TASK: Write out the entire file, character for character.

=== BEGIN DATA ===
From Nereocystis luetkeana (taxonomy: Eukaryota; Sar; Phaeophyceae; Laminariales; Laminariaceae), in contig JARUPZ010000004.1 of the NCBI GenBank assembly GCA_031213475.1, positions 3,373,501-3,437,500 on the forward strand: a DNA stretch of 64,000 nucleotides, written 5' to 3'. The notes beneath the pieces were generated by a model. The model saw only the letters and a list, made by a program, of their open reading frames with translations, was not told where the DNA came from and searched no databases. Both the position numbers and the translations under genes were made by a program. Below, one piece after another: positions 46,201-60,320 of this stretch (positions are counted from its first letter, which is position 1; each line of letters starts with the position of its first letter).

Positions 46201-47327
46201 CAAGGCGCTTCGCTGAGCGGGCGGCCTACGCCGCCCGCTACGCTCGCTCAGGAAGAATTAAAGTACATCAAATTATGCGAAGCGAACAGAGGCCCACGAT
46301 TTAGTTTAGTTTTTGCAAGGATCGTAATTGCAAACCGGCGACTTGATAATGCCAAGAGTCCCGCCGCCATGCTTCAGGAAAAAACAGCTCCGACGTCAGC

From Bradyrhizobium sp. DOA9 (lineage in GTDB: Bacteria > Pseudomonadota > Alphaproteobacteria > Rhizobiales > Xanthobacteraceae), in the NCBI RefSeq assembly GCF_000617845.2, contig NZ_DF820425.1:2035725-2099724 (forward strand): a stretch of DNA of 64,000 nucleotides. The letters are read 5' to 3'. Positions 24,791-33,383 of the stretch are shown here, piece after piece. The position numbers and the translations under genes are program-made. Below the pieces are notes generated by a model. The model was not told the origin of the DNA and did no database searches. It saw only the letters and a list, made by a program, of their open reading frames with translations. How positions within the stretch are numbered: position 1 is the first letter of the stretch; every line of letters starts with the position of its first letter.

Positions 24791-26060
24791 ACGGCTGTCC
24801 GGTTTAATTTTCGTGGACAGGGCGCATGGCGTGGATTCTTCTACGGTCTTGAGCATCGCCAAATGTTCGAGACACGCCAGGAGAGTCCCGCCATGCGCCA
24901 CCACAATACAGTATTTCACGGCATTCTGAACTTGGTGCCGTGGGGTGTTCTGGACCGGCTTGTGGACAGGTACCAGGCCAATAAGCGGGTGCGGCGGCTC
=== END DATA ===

From Nereocystis luetkeana (taxonomy: Eukaryota; Sar; Phaeophyceae; Laminariales; Laminariaceae), in contig JARUPZ010000004.1 of the NCBI GenBank assembly GCA_031213475.1, positions 3,373,501-3,437,500 on the forward strand: a DNA stretch of 64,000 nucleotides, written 5' to 3'. The notes beneath the pieces were generated by a model. The model saw only the letters and a list, made by a program, of their open reading frames with translations, was not told where the DNA came from and searched no databases. Both the position numbers and the translations under genes were made by a program. Below, one piece after another: positions 46,201-60,320 of this stretch (positions are counted from its first letter, which is position 1; each line of letters starts with the position of its first letter).

Positions 46201-47327
46201 CAAGGCGCTTCGCTGAGCGGGCGGCCTACGCCGCCCGCTACGCTCGCTCAGGAAGAATTAAAGTACATCAAATTATGCGAAGCGAACAGAGGCCCACGAT
46301 TTAGTTTAGTTTTTGCAAGGATCGTAATTGCAAACCGGCGACTTGATAATGCCAAGAGTCCCGCCGCCATGCTTCAGGAAAAAACAGCTCCGACGTCAGC

From Bradyrhizobium sp. DOA9 (lineage in GTDB: Bacteria > Pseudomonadota > Alphaproteobacteria > Rhizobiales > Xanthobacteraceae), in the NCBI RefSeq assembly GCF_000617845.2, contig NZ_DF820425.1:2035725-2099724 (forward strand): a stretch of DNA of 64,000 nucleotides. The letters are read 5' to 3'. Positions 24,791-33,383 of the stretch are shown here, piece after piece. The position numbers and the translations under genes are program-made. Below the pieces are notes generated by a model. The model was not told the origin of the DNA and did no database searches. It saw only the letters and a list, made by a program, of their open reading frames with translations. How positions within the stretch are numbered: position 1 is the first letter of the stretch; every line of letters starts with the position of its first letter.

Positions 24791-26060
24791 ACGGCTGTCC
24801 GGTTTAATTTTCGTGGACAGGGCGCATGGCGTGGATTCTTCTACGGTCTTGAGCATCGCCAAATGTTCGAGACACGCCAGGAGAGTCCCGCCATGCGCCA
24901 CCACAATACAGTATTTCACGGCATTCTGAACTTGGTGCCGTGGGGTGTTCTGGACCGGCTTGTGGACAGGTACCAGGCCAATAAGCGGGTGCGGCGGCTC